Does the acceleration of free fall take air resistance into account?

• Andy21
In summary, the conversation discusses whether the acceleration of free fall takes air resistance into account and whether it is equal to the acceleration of free fall on Earth in a vacuum. It is mentioned that in physics, free fall typically refers to motion under the force of gravity only, while in real life situations air resistance is often present. The use of a dictionary is suggested to clarify the definition of free fall.
Andy21

Homework Statement

Does the acceleration of free fall take the effect of air resistance into account or is it equal to the acceleration of free fall on Earth if the Earth was in a vacuum?

Thanks

The Attempt at a Solution

Hello Andy what do you think?

I think it doesn't and that the acceleration of free fall is assuming the Earth was in a vacuum. I wanted to check.

I think it's a matter of definition and that in physics free fall refers to motion under the force of gravity only.With most real problems air resistance is present and free fall often refers to events like sky diving and parachuting.I think it's time to get the dictionary out.

The acceleration of free fall, also known as the acceleration due to gravity, is a constant value that is equal to 9.8 m/s^2 on Earth. This value is the same regardless of air resistance. However, air resistance does play a role in the overall motion of an object in free fall. As an object falls, it experiences air resistance which opposes its motion and can decrease its acceleration. In a vacuum, where there is no air resistance, the acceleration of free fall would remain constant. Therefore, while the acceleration of free fall does not directly take air resistance into account, it is affected by it and can vary depending on the environment in which the object is falling.

1. What is free fall and how does it relate to acceleration?

Free fall is the motion of an object when it is falling under the sole influence of gravity. In free fall, the acceleration of the object is constant and equal to the acceleration due to gravity (9.8 m/s^2 on Earth).

2. Does air resistance affect the acceleration of free fall?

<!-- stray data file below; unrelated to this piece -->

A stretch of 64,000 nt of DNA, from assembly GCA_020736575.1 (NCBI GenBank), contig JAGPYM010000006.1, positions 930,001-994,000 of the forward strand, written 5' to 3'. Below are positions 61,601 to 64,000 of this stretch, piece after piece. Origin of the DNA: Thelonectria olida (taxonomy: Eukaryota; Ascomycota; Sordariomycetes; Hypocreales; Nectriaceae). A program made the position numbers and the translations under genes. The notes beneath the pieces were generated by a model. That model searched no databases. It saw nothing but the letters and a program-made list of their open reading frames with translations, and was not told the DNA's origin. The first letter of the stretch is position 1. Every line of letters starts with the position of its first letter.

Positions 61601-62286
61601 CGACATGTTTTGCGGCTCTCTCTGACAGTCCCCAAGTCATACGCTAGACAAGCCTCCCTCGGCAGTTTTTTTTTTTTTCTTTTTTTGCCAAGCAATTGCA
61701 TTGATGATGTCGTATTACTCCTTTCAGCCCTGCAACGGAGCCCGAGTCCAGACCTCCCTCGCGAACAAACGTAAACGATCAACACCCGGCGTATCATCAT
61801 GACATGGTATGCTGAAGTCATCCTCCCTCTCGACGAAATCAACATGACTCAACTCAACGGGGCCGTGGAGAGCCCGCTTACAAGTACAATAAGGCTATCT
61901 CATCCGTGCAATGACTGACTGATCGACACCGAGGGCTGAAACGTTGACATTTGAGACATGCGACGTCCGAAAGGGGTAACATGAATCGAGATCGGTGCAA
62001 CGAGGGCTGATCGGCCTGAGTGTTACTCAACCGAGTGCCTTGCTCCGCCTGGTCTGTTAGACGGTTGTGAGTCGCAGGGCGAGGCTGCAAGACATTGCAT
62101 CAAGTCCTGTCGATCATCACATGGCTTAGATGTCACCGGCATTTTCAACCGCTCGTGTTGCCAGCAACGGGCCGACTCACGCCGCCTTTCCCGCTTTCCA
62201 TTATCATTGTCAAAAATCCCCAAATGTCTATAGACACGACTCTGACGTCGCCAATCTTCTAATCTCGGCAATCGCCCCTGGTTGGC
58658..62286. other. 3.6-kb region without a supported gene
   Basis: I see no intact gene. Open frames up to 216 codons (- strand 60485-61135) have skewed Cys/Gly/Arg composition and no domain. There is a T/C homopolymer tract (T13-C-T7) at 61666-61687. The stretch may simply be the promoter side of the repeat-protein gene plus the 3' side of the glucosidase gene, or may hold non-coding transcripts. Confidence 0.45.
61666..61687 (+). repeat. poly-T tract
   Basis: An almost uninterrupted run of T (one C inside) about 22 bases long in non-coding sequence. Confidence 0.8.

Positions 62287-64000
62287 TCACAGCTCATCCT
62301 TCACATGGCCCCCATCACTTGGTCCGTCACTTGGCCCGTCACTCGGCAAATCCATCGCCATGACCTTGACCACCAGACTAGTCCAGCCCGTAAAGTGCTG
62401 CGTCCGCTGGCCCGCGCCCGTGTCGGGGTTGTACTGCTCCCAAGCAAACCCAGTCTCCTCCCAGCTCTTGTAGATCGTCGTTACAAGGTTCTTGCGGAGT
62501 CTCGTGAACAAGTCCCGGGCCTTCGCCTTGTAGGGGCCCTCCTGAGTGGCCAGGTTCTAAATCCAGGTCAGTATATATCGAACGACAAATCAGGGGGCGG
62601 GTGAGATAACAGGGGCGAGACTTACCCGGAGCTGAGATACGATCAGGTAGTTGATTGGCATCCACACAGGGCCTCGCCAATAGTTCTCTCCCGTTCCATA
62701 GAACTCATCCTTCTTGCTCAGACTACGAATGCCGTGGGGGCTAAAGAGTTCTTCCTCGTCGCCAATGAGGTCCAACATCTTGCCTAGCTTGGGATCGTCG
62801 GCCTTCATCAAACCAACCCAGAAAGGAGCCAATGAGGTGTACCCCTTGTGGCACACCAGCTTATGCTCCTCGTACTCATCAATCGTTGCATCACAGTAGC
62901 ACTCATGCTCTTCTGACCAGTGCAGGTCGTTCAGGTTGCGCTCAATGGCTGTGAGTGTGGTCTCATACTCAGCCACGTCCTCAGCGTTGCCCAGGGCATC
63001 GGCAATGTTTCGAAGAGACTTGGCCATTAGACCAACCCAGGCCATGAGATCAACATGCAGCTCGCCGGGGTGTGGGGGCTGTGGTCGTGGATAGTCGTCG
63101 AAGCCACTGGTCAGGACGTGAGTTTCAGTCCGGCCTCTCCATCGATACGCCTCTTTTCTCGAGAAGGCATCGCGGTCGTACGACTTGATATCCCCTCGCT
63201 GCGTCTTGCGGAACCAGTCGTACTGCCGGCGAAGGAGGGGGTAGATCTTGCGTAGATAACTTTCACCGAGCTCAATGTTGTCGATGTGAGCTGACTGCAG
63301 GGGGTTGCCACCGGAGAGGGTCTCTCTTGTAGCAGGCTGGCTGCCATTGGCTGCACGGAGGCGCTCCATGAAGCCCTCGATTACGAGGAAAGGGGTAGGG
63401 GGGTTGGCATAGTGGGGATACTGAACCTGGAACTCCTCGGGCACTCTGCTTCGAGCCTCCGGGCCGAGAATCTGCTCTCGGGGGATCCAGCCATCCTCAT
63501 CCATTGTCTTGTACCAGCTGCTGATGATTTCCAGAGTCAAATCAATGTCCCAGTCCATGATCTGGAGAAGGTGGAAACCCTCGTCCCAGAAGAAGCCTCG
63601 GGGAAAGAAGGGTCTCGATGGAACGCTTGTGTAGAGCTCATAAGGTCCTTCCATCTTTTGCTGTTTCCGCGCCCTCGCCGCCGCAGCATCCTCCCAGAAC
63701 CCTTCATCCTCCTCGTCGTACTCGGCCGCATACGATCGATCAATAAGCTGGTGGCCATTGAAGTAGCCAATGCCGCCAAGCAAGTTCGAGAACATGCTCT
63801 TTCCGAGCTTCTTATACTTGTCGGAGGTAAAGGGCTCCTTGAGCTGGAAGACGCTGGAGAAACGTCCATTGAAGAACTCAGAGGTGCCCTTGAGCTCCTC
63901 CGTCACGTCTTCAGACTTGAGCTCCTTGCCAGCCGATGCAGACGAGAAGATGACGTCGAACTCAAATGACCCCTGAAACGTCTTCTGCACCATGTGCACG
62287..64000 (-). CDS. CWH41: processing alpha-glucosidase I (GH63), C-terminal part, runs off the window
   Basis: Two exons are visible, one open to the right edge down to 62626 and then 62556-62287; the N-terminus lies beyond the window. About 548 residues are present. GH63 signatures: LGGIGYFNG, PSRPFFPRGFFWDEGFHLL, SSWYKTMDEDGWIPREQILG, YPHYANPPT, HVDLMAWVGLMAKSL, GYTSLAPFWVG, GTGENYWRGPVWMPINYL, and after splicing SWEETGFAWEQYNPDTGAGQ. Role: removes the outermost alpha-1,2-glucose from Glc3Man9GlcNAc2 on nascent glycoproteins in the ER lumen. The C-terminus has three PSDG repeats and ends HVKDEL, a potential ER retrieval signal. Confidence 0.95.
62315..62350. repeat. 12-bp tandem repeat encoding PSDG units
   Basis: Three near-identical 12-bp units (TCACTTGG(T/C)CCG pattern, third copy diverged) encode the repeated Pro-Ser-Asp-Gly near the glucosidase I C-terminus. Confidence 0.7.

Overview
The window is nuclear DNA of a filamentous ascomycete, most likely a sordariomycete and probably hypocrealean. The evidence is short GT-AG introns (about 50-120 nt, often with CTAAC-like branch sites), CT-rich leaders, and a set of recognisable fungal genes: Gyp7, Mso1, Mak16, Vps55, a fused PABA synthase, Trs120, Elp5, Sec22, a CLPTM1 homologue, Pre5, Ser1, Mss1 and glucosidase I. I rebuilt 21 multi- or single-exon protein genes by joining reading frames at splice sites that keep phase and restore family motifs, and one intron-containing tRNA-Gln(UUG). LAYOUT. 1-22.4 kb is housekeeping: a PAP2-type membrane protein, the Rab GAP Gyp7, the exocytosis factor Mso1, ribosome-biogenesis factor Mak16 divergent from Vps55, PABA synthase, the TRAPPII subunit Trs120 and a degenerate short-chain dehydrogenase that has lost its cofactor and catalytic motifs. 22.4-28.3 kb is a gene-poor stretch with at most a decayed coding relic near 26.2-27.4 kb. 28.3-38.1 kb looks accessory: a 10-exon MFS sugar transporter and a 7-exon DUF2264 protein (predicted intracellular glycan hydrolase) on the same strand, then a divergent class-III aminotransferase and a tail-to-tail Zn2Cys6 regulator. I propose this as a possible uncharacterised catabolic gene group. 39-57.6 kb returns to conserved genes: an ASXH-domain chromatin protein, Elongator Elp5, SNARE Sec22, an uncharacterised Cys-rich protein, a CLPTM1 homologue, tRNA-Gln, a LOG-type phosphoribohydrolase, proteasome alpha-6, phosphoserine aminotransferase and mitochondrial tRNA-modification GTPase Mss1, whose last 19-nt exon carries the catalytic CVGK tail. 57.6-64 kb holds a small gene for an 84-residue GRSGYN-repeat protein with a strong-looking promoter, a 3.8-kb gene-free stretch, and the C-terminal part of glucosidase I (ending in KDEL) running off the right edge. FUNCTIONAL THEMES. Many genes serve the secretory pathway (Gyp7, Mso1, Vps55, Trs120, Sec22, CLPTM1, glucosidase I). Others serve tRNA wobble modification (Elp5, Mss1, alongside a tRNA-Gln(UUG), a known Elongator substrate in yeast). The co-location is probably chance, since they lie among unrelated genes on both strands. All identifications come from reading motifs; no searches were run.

Yes, air resistance does affect the acceleration of free fall. As an object falls, it experiences air resistance, which is a force that opposes its motion. This force increases as the object falls faster, eventually reaching a point where it balances out the acceleration due to gravity. This is known as terminal velocity.

3. How does air resistance change the acceleration of free fall?

Air resistance acts in the opposite direction of an object's motion, slowing it down. This results in a decrease in the net force acting on the object, which in turn decreases its acceleration. As the object's speed increases, air resistance also increases until it reaches a point of equilibrium with the object's weight and the acceleration becomes zero.

4. Can the acceleration of free fall be calculated with air resistance taken into account?

Yes, the acceleration of free fall with air resistance can be calculated using Newton's second law of motion, which states that the net force acting on an object is equal to its mass multiplied by its acceleration. In free fall with air resistance, the net force is equal to the difference between the force of gravity and the force of air resistance. By rearranging the equation, the acceleration can be calculated.

5. How does the presence or absence of air resistance affect the acceleration of free fall?

The presence of air resistance decreases the acceleration of free fall, while the absence of air resistance (such as in a vacuum) allows the object to fall with a constant acceleration of 9.8 m/s^2. In the absence of air resistance, an object's weight is the only force acting on it, resulting in a constant acceleration due to gravity.

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